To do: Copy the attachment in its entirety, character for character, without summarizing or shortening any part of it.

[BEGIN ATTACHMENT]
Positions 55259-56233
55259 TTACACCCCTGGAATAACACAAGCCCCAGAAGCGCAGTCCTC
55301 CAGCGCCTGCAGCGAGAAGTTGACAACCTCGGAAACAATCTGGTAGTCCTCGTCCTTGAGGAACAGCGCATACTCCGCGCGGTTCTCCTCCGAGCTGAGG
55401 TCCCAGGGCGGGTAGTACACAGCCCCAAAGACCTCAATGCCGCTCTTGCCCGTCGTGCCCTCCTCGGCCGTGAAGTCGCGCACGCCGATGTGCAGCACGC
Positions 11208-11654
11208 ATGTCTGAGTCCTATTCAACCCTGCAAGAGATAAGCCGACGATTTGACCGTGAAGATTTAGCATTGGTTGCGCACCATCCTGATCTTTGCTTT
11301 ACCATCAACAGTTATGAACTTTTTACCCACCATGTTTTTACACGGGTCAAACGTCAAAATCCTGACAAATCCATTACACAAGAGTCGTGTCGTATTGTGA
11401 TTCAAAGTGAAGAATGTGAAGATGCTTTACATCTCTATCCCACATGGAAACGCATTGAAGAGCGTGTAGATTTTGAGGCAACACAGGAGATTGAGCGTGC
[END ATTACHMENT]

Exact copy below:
Positions 55259-56233
55259 TTACACCCCTGGAATAACACAAGCCCCAGAAGCGCAGTCCTC
55301 CAGCGCCTGCAGCGAGAAGTTGACAACCTCGGAAACAATCTGGTAGTCCTCGTCCTTGAGGAACAGCGCATACTCCGCGCGGTTCTCCTCCGAGCTGAGG
55401 TCCCAGGGCGGGTAGTACACAGCCCCAAAGACCTCAATGCCGCTCTTGCCCGTCGTGCCCTCCTCGGCCGTGAAGTCGCGCACGCCGATGTGCAGCACGC
Positions 11208-11654
11208 ATGTCTGAGTCCTATTCAACCCTGCAAGAGATAAGCCGACGATTTGACCGTGAAGATTTAGCATTGGTTGCGCACCATCCTGATCTTTGCTTT
11301 ACCATCAACAGTTATGAACTTTTTACCCACCATGTTTTTACACGGGTCAAACGTCAAAATCCTGACAAATCCATTACACAAGAGTCGTGTCGTATTGTGA
11401 TTCAAAGTGAAGAATGTGAAGATGCTTTACATCTCTATCCCACATGGAAACGCATTGAAGAGCGTGTAGATTTTGAGGCAACACAGGAGATTGAGCGTGC